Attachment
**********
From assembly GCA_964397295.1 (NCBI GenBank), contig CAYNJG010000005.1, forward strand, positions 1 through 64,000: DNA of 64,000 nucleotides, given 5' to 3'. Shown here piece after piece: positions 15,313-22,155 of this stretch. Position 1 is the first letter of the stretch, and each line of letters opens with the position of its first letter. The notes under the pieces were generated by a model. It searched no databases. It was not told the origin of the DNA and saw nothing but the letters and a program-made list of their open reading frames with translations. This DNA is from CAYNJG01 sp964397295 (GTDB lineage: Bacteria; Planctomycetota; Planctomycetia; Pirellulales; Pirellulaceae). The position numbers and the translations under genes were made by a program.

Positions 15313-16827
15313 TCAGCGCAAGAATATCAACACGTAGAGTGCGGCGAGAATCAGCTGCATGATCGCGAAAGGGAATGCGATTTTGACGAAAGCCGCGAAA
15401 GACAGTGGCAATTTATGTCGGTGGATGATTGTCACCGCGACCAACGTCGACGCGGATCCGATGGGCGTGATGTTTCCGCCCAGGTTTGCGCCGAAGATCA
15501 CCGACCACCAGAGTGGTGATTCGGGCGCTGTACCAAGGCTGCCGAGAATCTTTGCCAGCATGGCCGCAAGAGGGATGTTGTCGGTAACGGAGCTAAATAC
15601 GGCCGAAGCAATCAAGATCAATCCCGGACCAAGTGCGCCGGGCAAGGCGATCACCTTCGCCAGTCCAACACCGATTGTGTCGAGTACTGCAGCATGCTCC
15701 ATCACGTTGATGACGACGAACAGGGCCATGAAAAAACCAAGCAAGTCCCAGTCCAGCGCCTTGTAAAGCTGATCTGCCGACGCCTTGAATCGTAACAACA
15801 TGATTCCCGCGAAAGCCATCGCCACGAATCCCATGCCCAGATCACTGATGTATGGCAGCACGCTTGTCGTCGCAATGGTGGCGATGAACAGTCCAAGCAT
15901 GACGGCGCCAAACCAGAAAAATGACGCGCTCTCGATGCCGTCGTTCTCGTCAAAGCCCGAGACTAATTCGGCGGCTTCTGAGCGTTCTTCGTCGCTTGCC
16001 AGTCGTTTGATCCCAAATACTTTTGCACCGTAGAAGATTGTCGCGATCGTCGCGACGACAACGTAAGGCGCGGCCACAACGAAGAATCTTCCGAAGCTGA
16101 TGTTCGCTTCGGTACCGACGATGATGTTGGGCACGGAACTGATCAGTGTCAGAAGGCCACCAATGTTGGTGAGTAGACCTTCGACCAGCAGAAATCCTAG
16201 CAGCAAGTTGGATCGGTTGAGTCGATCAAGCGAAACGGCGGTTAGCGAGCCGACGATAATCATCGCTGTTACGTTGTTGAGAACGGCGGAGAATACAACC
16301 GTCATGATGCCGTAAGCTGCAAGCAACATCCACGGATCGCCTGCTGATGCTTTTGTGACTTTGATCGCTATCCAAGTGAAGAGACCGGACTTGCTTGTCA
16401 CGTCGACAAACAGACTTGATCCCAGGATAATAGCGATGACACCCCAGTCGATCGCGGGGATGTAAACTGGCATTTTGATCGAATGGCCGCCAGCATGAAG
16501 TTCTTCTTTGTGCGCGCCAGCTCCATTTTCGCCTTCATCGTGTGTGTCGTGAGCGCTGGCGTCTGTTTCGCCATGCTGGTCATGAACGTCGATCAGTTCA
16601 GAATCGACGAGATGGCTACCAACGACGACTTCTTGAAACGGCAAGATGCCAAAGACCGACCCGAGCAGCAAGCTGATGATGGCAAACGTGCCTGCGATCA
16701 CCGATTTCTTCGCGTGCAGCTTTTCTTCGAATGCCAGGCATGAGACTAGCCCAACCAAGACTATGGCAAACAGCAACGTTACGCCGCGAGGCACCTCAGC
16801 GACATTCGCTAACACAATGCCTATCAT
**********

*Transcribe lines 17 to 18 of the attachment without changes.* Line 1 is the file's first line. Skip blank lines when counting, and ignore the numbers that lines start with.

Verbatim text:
16701 CCGATTTCTTCGCGTGCAGCTTTTCTTCGAATGCCAGGCATGAGACTAGCCCAACCAAGACTATGGCAAACAGCAACGTTACGCCGCGAGGCACCTCAGC
16801 GACATTCGCTAACACAATGCCTATCAT